Health and social care watchdogs have warned mental health services need to do more to support patients.
They said despite many people being happy with their care, there were still gaps in the service. One patient recounts her experience.
Kate has been battling depression since finishing university
Kate Austin's depression started five years ago after she had finished university. She had just completed a course in modern languages, during which she had spent a year in Germany and been bullied.
"It took away a lot of my self esteem," she said.
Ms Austin, from Northampton, was put on medication and started a teacher training course, but it did not last and she ended up living with her parents.
The 27-year-old added: "When you're ill anything extra is a strain. It is like a big black cloud, it overshadows everything."
Ms Austin started a course of cognitive behaviour therapy, a talking therapy, but it was in a group and she felt frustrated she was not getting one-on-one care.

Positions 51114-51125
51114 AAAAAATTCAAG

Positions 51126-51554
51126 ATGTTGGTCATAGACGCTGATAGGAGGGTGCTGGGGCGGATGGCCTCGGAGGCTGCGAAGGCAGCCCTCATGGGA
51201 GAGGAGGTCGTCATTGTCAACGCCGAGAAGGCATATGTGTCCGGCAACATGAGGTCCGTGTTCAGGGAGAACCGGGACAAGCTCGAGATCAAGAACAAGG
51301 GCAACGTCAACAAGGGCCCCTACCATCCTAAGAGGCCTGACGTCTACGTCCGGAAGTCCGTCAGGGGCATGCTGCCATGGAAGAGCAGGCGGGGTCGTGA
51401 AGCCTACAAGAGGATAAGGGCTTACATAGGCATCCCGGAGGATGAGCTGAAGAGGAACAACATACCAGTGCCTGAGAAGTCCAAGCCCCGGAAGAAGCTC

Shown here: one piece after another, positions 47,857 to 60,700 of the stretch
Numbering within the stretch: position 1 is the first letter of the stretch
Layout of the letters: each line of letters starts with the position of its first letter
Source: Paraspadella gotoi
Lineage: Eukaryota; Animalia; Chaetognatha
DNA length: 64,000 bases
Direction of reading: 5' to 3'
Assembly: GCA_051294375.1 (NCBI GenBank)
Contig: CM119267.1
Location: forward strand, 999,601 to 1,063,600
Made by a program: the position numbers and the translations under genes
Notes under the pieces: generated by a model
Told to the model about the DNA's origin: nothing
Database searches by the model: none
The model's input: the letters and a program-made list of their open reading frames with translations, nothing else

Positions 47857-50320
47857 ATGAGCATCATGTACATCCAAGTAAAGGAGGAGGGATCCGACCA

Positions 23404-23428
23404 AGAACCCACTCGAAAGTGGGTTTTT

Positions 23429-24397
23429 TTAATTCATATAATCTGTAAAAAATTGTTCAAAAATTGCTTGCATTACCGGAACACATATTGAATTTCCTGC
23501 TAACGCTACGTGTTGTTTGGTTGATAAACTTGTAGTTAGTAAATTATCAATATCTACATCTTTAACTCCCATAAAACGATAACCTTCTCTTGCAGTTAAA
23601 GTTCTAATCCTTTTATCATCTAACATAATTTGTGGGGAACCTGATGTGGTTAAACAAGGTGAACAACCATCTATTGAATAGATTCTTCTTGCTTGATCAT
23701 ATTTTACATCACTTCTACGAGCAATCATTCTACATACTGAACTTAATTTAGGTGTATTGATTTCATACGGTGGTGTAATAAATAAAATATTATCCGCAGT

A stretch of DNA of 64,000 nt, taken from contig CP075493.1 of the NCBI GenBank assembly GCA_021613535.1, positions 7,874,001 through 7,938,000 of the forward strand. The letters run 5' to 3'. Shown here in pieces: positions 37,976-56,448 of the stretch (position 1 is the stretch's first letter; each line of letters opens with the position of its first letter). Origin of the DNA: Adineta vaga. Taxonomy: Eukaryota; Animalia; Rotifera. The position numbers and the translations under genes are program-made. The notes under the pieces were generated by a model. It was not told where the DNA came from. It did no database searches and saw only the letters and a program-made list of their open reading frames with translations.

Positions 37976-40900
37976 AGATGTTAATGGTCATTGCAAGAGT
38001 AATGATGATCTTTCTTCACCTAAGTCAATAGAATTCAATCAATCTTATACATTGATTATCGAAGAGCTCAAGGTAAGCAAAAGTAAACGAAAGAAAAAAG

She said: "Depression is so individual you need to feel you're listened to."
The situation came to a head in October 2005, just after she had started a new job as a teaching assistant.
After a bad period at work she took an overdose.
She was rushed to the local hospital and eventually recovered, but on her release was referred to a trainee psychiatrist from a community mental health team.
"She listened to what I had to say, and did the best she could with the resources she had."
Eventually, Ms Austin turned to the private sector, paying to see a psychologist and psychiatrist because she wanted individual care.
She has since returned to work, this time in a cafe, although she is currently on maternity leave expecting a baby.
She said: "I do not have any complaints against the people I saw on the NHS. I got the impression they were frustrated they could not offer me more.
"It is just that the services do not seem to be there. Maybe you will get them in the end, but you have to wait too long."